Another week of The Tablet sniping at the Catholic Church

The Tablet, self-described ‘International Catholic Weekly’, is known amongst faithful Catholics as the ‘Bitter Pill’ because of its constant attacks on the Catholic Church. Some weeks the attacks are full-on and unrestrained, other weeks its a drip, drip of cynical asides. This week’s issue illustrates the later diet of bitterness.

The editorial on the new Archbishop of Canterbury includes this nasty barbed conclusion criticising the recent Synod on New Evangelisation:

‘The challenge to re-Christianise the modern world has frustrated many church leaders before him. As the recent Synod on New Evangelisation in Rome demonstrated good new ideas are desperately needed, yet in short supply’. p.2

The Letters page includes one from Fr. Gerard T. Burke of Feltham, a supporter of the English dissent clique, ‘Call to action’.

‘We would do well to observe closely, and learn from, the means by which the woes of the BBC are addressed.While parallels between the two institutions are not exact (the Church’s director general,for example, has not seen fit to resign), we have much to learn from each other about ways and means of altering mindset for the better. Until that is done, words like “collegiality” and “subsidiarity” will continue to be, if it were not so sad, laughable.’ p.21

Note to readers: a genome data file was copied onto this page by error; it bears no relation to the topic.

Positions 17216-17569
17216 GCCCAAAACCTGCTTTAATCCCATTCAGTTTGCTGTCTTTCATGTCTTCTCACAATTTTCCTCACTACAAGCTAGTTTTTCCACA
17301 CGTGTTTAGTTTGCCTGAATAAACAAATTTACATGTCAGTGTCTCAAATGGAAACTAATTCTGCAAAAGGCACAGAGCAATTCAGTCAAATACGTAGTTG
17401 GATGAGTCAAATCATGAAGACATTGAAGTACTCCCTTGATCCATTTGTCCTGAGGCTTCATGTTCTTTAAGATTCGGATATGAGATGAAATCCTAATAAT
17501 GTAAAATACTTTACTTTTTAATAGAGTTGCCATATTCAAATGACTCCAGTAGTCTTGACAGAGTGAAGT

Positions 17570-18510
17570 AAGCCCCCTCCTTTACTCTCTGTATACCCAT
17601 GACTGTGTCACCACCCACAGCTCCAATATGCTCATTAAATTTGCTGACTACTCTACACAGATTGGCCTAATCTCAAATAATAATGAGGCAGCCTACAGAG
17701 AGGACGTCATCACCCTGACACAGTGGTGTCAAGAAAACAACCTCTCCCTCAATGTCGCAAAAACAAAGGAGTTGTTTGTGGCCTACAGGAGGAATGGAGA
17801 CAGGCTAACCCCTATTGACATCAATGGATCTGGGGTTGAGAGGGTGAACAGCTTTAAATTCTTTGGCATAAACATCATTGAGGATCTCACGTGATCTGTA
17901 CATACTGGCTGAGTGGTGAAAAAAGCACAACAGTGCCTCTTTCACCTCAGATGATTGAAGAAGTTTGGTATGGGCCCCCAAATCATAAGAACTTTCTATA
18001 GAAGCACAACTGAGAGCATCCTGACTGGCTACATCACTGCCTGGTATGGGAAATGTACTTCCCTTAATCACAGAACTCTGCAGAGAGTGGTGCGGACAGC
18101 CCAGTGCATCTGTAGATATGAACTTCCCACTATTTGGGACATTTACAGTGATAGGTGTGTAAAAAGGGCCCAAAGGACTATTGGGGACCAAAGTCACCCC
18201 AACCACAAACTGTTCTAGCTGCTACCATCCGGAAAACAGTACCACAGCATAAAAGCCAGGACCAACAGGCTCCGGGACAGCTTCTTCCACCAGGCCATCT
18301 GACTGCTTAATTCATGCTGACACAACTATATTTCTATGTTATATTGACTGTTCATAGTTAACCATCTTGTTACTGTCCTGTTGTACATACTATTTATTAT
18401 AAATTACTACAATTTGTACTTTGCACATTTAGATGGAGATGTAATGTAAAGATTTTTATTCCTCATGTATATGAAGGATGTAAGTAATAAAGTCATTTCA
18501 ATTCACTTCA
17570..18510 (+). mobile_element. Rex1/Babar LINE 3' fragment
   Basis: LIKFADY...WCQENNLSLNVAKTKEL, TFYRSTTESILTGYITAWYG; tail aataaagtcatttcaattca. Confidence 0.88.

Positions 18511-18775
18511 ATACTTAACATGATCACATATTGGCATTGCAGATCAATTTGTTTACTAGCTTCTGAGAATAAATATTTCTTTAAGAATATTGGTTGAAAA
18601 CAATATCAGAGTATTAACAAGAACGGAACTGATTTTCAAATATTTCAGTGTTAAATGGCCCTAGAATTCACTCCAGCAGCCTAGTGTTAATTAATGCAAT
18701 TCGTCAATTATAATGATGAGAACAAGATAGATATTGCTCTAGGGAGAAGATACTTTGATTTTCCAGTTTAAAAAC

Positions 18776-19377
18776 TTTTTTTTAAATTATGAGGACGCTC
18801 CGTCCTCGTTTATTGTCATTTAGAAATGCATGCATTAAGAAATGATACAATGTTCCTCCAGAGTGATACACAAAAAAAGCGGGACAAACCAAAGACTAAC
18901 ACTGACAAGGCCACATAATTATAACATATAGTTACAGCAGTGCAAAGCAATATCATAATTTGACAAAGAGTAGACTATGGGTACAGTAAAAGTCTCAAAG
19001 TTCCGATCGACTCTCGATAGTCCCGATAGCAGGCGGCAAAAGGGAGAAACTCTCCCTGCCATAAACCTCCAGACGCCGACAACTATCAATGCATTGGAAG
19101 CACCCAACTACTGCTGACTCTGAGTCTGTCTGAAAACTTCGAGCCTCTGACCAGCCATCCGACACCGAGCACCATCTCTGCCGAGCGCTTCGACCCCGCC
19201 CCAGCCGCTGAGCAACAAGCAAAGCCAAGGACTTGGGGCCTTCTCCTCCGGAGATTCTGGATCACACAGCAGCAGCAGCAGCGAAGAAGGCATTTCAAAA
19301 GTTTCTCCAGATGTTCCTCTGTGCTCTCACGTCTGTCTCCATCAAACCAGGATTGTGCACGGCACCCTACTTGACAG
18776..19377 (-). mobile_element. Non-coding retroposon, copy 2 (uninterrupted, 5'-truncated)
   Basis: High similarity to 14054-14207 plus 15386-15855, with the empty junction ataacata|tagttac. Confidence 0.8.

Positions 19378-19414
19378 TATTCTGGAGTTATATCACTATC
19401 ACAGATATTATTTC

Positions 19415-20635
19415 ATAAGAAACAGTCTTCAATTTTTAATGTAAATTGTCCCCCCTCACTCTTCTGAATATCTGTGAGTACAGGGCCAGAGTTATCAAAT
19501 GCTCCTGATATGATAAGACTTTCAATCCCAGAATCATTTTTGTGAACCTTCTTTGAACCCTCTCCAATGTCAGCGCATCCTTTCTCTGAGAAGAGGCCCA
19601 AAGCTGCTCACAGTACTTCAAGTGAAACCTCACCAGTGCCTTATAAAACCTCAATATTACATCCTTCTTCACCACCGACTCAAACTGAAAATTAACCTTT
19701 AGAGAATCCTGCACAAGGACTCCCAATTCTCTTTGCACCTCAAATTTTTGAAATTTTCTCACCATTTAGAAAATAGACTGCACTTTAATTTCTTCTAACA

Even David Goodall’s book review of John Darwin’s Unfinished Empire: the global expansion of Britain, includes a side-swipe at the hierarchical Church:

‘But since the Second World War, Darwin tells us, “hierarchy and order”, the values on which imperial rule rested, have become outmoded (a sentiment which perhaps has echoes in the current travails within the Catholic Church)’. p.25

Protect the Pope comment: Lumen Gentium 14 sets out the right attitude of those Catholics who seek to remain in full communion with the Church:

‘Fully incorporated into the Church are those who, possessing the Spirit of Christ, accept all the means of salvation given to the Church together with her entire organization, and who — by the bonds constituted by the profession of faith, the sacraments, ecclesiastical government, and communion — are joined in the visible structure of the Church of Christ, who rules her through the Supreme Pontiff and the bishops. Even though incorporated into the Church, one who does not however persevere in charity is not saved. He remains indeed in the bosom of the Church, but “in body” not “in heart.” (LG 14)